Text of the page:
Airbnb co-founder Brian Chesky, Ralph Lauren, and Lyft co-founder Logan Green are among the many entrepreneurs who have chosen to forgo their salaries for a time as their companies struggle to survive the Covid-19 pandemic and their employees face layoffs and furloughs. We can all learn from them.

Imagine for a moment that you're a hugely successful entrepreneur. You've risked your financial security and worked a crazy schedule for years to get your unique idea to the marketplace. And you succeeded. Your startup is now a household name, you're called on for keynotes and TV appearances, and your business has made you very wealthy. 

But now that you've made it to the top, the global pandemic has slashed your company's revenue. To stay in business, you'll have to make deep cuts to your budget and lay off or furlough employees. So what do you do about your own compensation? Many entrepreneurs might decide that, after all their sacrifices and hard work, they should take whatever wealth they can get from a startup that may or may not survive the pandemic. But some have taken the opposite approach, voluntarily giving back their salaries for months or even a year to help their companies and their employees.

The personal finance site GOBankingRates compiled a list of 48 CEOs of high-profile American businesses who have chosen to reduce or completely give up their salaries because the global pandemic has forced their companies to dismiss employees. Many of these are long-established names such as Hilton and GE, but a lot of them are startups still led by their founders. You can find the full list here. These are some of the most famous founders giving up their salaries.

1. Airbnb co-founders Brian Chesky, Joe Gebbia, and Nathan Blecharczyk

This was supposed to be the year that Airbnb went public, but then the coronavirus arrived and the travel industry was especially hard hit. The company had to lay off 25 percent of its employees, about 1,900 people. The announcement was made this week in a letter from Chesky, who is CEO. That letter has been widely praised for being straightforward, transparent, and sensitive. More concretely, Airbnb is giving laid-off workers 12 weeks' salary and it's paying for their health insurance for a year (through 2020 for non-U.S. employees).

To help cover the cost of these generous layoff terms at a time when revenue is dramatically down, Airbnb has raised $2 billion in capital. It's cutting all marketing expenses. And the company's three founders are giving up their salaries for the next six months, with other top execs getting a 50 percent pay cut.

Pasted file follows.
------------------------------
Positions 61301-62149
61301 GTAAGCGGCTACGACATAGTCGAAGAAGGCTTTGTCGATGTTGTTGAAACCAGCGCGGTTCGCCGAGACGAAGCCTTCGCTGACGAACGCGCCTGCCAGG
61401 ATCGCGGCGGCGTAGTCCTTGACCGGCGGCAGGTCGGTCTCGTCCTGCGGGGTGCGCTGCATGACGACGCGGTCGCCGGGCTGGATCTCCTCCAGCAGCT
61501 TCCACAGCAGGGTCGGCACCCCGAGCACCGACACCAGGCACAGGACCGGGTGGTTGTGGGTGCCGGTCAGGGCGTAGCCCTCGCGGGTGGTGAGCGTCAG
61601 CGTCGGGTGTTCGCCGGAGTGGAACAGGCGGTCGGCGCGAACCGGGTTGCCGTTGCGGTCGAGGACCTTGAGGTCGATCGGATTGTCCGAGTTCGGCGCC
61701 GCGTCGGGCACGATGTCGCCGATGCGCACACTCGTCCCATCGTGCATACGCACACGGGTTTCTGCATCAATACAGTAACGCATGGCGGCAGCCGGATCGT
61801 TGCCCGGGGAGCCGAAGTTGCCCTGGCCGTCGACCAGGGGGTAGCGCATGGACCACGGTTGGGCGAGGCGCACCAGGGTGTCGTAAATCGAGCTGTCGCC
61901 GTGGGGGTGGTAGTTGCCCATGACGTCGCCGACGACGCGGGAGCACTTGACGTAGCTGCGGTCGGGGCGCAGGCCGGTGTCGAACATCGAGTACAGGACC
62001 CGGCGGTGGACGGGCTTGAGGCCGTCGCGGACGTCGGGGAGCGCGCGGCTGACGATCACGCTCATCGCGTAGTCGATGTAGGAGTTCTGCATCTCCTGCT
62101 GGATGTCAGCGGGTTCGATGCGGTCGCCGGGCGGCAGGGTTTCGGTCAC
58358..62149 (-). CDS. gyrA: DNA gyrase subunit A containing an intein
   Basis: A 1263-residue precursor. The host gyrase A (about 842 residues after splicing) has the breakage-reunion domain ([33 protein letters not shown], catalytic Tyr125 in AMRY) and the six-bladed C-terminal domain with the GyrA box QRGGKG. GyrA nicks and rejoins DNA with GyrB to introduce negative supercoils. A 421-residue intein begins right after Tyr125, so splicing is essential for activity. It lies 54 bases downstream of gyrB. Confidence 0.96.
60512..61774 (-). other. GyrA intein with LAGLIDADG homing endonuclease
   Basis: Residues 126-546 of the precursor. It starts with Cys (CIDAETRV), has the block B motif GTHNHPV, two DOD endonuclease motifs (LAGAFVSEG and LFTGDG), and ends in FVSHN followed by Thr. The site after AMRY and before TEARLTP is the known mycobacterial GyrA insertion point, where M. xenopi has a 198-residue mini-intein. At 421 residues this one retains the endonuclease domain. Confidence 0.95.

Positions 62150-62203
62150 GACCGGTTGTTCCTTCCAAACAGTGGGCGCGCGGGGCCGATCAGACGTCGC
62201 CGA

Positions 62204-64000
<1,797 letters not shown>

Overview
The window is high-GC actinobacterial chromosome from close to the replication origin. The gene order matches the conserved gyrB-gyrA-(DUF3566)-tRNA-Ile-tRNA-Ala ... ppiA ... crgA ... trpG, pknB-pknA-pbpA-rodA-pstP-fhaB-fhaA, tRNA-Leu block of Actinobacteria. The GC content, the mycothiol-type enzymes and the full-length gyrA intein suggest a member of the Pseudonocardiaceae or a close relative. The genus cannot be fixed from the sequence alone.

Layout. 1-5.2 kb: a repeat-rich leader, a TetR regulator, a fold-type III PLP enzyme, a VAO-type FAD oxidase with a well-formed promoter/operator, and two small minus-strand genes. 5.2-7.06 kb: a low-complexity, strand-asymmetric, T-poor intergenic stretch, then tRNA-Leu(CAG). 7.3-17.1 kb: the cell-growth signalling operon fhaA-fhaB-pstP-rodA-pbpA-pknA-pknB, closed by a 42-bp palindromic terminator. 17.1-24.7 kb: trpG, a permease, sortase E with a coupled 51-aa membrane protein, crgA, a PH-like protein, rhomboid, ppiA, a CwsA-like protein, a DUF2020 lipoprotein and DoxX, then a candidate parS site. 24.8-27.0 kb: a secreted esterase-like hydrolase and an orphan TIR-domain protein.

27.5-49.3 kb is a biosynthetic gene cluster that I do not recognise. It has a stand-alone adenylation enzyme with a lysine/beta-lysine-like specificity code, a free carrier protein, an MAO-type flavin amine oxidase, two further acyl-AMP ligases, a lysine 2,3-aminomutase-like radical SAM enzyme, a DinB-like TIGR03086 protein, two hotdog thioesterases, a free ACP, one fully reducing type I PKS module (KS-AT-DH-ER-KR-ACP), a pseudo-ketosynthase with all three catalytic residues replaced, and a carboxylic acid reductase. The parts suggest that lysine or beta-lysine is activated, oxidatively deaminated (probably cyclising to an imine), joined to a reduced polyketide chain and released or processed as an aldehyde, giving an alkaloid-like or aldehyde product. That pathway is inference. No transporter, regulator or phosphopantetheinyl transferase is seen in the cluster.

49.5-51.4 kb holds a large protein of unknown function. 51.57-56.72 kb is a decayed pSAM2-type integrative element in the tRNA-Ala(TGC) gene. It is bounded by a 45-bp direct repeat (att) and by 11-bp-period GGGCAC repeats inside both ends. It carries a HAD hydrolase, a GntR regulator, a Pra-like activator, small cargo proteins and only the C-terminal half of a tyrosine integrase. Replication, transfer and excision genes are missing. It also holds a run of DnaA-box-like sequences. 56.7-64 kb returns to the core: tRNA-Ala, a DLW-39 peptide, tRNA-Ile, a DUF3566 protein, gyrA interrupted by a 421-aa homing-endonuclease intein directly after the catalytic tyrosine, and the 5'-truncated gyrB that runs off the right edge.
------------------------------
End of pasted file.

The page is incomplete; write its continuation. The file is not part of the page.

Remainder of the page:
2. Ralph Lauren

Retail, especially luxury fashion, has suffered business losses during the pandemic, with most brick-and-mortar stores closed because of social distancing orders. Early last month, Ralph Lauren Corporation announced that with most of its store locations closed, it would furlough employees but continue to provide health insurance and other benefits.

As for Ralph Lauren the designer, he announced he would give up both his 2020 bonus and fiscal 2021 salary, estimated to have totaled about $11 million last year. Other Ralph Lauren executives will have their salaries reduced. After Lauren's announcement, some fashion icons such as Michael Kors and Donatella Versace followed his move by also announcing they were giving up their salaries.

3. Lyft co-founders Logan Green and John Zimmer

With demand plummeting, Lyft announced this week that it would lay off 982 employees, about 17 percent of its full-time work force. It will also furlough another 288 employees and reduce salaries for most of the rest. Even before that announcement, the company's co-founders had already pledged to donate their salaries through June to a fund for helping drivers. 

Critics note that for most CEOs, giving up a base salary is more a symbolic gesture than an actual one, since most are paid largely in stock and bonuses. Marriott, for instance, has been criticized even though CEO Arne Sorenson gave up his base salary for the rest of 2020. That's because his 2019 base salary was $1.3 million, but his total compensation was well over $13 million.

Even if it is symbolic, giving up part of your compensation is a gesture worth making. If your company has made you rich, or even comfortably well off, you can't really know what life is like for your employees who live from paycheck to paycheck or must face a disaster like the pandemic with a near-empty bank account. But if you give up all or part of your salary and treat laid-off employees as fairly as you can, you're at least saying that you care.